Her comeback run in Miami, during which she has dumped out the Wimbledon champion and world number three Petra Kvitova, has been described in some quarters as 'inspirational'.
It's certainly a remarkable story. Venus, now 31 years old, had been struggling with injury and fatigue for some time.
After a schedule in 2011 that Tramlines would generously term 'limited', Venus turned up for the US Open, won her first-round match then withdrew, citing Sjogren's syndrome, an incurable auto-immune disease.
The symptoms of fatigue, swollen joints, dry eyes, dry mouth and heavy limbs vary in intensity from case to case, and while they can be managed, they are hardly the ideal starting block from which to compete with younger, injury-free players at the cutting edge of elite tennis.
And yet here she was, back into the rhythm of tournament play, grafting her way through the tournament with matches every other day. Twice in a row she has been taken to three sets, and twice she has come through — the first time against Kvitova a bulldozing 6-0, and in the second instance a dogged 7-6 triumph against Canadian world number 65 Aleksandra Wozniak.
The psychological hold Venus has steadily built up over the years evidently still exists — how else to explain hitting 70 unforced errors in a single match against Wozniak and still wrapping up victory?
But then that's testament to a career in which Williams has won seven Grand Slams, held the number one ranking and taken in numerous victories which were masterclasses of vicious, brutal hitting.
Perhaps it is a poor reflection on women's tennis that a generation of players have struggled to take the game on from the era of the Williams sisters — if they have managed it, then they have not been able to sustain it for any length of time.
These days there are players on the tour who were born after Venus turned professional at the end of 1994. When Venus is still finding a way to win, that's how legends are built.
The doubters said Venus and Serena Williams would be gone by now, and yet here they both are.
Of course the pair have at different times and for different reasons spent stretches away from the court, and they have indulged other interests outside of the sport (most notably fashion). But that seems to strengthen their love of the sport rather than distract from and diminish it. Tennis is a choice they have to make, and now, when their tennis contemporaries are for the most part retired, they still make that choice.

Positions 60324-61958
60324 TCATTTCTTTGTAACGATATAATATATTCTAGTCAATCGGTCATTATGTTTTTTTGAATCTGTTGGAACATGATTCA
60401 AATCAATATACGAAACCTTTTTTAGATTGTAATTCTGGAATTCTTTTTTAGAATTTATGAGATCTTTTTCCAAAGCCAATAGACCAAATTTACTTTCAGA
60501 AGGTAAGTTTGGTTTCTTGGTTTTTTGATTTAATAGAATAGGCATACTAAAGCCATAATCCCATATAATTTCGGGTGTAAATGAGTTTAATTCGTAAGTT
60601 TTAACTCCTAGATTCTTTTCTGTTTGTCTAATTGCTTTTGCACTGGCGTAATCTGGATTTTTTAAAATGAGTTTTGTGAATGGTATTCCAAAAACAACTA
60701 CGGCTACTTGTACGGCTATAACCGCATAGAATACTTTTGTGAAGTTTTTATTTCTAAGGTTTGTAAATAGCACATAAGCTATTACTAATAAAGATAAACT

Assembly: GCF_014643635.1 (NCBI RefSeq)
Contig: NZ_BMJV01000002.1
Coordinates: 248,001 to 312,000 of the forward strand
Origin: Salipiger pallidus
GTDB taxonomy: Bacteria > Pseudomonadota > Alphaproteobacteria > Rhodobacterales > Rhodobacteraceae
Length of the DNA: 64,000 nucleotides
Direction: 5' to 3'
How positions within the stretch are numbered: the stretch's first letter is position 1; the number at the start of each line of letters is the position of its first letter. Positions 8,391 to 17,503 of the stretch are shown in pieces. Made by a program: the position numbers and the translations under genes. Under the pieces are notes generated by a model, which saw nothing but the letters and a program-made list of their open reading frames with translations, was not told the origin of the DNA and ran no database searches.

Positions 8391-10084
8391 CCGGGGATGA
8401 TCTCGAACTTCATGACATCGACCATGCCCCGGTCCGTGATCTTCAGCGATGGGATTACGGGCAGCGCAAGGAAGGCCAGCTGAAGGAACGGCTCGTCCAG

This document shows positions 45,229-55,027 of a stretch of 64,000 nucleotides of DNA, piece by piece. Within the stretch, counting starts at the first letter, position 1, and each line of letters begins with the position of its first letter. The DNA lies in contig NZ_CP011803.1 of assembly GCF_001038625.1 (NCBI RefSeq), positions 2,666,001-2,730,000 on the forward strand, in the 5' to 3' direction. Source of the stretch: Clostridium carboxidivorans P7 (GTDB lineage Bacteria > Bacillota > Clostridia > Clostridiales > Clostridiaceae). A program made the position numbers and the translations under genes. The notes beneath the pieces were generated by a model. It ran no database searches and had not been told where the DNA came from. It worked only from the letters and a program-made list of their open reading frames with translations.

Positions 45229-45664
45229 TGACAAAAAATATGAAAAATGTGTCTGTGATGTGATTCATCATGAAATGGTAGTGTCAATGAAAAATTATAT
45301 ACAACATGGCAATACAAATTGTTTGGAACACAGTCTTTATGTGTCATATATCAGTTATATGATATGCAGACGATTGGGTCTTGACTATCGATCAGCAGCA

And they choose tennis nowadays without the financial imperatives, or the need their father imbued in them as youngsters to make something of themselves. They are made — their lives are secure. Moreover, if the Williams sisters were to compile a pros and cons list about whether to compete, their health would surely be reason against the tennis treadmill.
While Venus lives with Sjogren's syndrome, Serena has had to recover from blood clots in her lungs, something that could so easily have killed her.
Since missing a year of tennis to recover, Serena has reached the final of the US Open and is still a contender for the sport's biggest tournaments.
Health permitting, they'll return to the UK for a double (or should that be quadruple?) attack on Wimbledon this year — first for the season's third Grand Slam, then weeks later for the Olympics, which will be held on the famous grass courts.
How many times thereafter we see them at Wimbledon, or indeed on tour, remains to be seen. They are both in their thirties now, and they have nothing to prove.
They are far from perfect, and their conduct has not always been exemplary. But they have been a credit to the game, and as they solider on in Miami, and throughout the rest of their careers, you should enjoy them while you can.
SPOT THE DIFFERENCE OF THE WEEK: One is a cartoon character in a long-running American sitcom, while the other is Germany's Mona Barthel as she serves in Miami. But there's just no telling which is which.
TWEET OF THE WEEK: "Having some quiet time.. Just me, myself, and toilet. Nothing else.." — well, except for Twitter. And therefore everyone else. Thanks for sharing, Ivo Karlovic.
COMING UP: Miami continues. You can watch the women's side LIVE on British Eurosport (or get yourself the Eurosport Player) — while for the men's side we're bringing you match-by-match live text commentary.
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